An interview with a witch

2016-11-25 05:01

Cape Town – Alison Sudol who plays Queenie Goldstein in Fantastic Beasts and Where to Find Them sits down for a quick Q&A.

How much exposure did you have to Harry Potter and J.K. Rowling’s Wizarding World prior to becoming involved in Fantastic Beasts and Where to Find Them?

Oh, I’ve been a fan since I was young. When the first book came out, I remember people talking about it at school and thinking, ‘Oh, what is this?’  Then, as soon as I read the first page of the first book, I thought, ‘Okay, I am completely in.  I want to go here.’ I just fell absolutely in love with it, and read all the books.  
When the last book came out, I was on a music tour and it was just so nice to read it in my bunk at night. I was like, ‘Goodbye, everybody. You can party or do whatever. I’m going to read Harry Potter.’ There’s just something about the way J.K. Rowling writes, even before you’re in the magic of Hogwarts and spells and butterbeer, and the potential that is at your fingertips.  

Do you have a favourite Harry Potter moment?  

Oh, man, there are so many! One thing that comes to mind, straight away, is the first time that they go into the Great Hall and they have all the mounds of food. Just the way that J.K. describes it in the book … I’ve always dreamed of a place like that, with the candles and the Sorting Hat. It was so memorable and just struck a chord, really, in lighting up that whole world. Also, I love Hagrid because I love animals and he’s just so earthy and funny and great.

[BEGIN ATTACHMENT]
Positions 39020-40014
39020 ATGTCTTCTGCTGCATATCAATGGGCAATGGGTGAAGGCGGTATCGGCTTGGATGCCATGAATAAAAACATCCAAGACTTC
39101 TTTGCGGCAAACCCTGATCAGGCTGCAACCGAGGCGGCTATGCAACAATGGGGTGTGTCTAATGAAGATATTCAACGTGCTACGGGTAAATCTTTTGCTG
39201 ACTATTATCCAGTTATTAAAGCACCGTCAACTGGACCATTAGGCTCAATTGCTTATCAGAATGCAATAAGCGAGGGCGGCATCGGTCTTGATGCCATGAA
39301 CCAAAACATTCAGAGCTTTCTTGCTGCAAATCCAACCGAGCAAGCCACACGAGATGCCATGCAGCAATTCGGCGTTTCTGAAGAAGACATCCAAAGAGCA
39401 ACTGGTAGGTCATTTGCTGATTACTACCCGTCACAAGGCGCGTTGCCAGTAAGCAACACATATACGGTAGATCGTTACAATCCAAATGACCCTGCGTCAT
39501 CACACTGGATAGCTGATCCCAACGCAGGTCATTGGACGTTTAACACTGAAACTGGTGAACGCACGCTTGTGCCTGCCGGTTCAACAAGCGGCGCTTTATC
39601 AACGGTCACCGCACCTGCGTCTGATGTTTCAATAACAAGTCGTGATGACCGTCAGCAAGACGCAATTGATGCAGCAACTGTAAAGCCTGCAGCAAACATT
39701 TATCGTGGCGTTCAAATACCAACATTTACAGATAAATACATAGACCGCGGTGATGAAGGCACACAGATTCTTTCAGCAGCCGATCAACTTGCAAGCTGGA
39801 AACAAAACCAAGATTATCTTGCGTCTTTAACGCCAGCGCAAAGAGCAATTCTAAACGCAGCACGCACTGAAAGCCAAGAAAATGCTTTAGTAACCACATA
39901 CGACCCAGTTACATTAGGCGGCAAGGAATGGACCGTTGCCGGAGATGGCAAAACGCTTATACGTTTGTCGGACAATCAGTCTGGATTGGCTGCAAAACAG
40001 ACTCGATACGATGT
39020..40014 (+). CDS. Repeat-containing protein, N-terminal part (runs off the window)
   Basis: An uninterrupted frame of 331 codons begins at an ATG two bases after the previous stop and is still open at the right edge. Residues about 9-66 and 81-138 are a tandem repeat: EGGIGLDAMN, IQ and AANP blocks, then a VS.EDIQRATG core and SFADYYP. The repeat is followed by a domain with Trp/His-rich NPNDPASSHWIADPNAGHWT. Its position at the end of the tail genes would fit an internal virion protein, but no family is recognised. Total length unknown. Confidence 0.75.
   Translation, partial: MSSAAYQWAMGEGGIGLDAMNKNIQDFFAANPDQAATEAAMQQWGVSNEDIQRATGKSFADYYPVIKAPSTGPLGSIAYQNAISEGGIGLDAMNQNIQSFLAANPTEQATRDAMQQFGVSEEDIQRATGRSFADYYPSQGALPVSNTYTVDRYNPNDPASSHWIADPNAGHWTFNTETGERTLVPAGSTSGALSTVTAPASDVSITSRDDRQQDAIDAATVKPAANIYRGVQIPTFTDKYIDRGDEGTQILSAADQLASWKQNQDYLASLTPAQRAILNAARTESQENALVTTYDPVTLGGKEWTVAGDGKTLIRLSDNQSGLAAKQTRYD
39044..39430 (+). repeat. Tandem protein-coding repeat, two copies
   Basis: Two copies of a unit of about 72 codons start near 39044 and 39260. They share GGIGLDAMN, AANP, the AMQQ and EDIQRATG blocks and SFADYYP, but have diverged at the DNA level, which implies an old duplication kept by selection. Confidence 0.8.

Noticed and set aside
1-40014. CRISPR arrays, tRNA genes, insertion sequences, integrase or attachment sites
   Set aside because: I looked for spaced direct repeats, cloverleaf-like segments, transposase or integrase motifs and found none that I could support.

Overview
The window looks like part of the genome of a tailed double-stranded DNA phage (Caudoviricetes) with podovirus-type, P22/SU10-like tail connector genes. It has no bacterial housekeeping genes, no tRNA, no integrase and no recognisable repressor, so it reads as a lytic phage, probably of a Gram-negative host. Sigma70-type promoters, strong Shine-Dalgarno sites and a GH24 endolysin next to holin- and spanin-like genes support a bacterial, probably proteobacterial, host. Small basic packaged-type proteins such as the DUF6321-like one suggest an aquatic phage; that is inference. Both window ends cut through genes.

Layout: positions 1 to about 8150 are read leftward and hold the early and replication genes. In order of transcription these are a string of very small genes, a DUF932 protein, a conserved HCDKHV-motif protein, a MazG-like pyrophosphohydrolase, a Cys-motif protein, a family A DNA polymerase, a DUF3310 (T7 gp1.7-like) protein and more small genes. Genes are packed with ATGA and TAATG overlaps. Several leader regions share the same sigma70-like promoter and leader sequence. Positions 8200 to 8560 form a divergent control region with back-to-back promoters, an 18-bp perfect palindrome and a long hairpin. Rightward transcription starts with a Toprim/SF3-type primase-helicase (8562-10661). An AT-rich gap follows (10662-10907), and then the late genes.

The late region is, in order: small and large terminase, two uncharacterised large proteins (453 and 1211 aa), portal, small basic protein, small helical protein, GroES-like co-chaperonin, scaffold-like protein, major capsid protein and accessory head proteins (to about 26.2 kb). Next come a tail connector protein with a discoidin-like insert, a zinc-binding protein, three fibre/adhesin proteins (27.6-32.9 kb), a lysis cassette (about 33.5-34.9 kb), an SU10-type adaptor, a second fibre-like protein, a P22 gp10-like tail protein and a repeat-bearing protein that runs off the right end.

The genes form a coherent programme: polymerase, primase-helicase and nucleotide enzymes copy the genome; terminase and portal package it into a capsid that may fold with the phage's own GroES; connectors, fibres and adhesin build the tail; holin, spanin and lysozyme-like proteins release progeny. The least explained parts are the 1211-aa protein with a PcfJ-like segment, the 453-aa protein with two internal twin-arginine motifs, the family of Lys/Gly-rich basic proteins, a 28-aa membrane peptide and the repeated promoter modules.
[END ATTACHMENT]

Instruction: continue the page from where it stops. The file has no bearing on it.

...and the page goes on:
J.K. Rowling is making her screenwriting debut with this film, and is also one of the producers. What has it been like for you to now work with her?

She’s great. I just find her so interesting as a human being. She’s so present and strangely normal. She has no airs or graces, but you can tell, once you ask her a question about this world, that she’s got this entire universe working in her mind at all times, and it’s so detailed. The inside of her mind must be the most extraordinary place, and vast and clear as well. She’s also a personal hero of mine, not only as a reader of her books but also as a writer. 

What was your reaction when you found out you would be playing the role of Queenie Goldstein and be part of a whole chapter in the wizarding world story?

I was so happy … but it is a big thing [laughs]. I’ve never experienced anything like it. On the one hand, I was just overjoyed. On the other hand, I was very aware of the responsibility because this is a beloved world and I wanted to do it justice. I also wanted to make sure that I was mindful of the kind of woman I was going to portray with Queenie because of the number of younger people that are going to be seeing it.

As you were finding your way into this character, how much of Queenie came to you intuitively and what aspects did you have to dig a little deeper to find? 

When I first auditioned for the role, (casting director) Fiona Weir – who is an incredible woman – was describing Queenie as kind, joyful, playful and highly empathetic. She’s just very much in her skin. Even though she’s seen as beautiful, she has no vanity about it. That’s not who she is; it’s just a part of her that she’s not really aware of.  

Those were the aspects that made me think, ‘Wow, it would be an incredible thing to embody such a wonderful human being as a role model for young girls.’ And, also, to be comfortable with my femininity, which actually has been a struggle for me.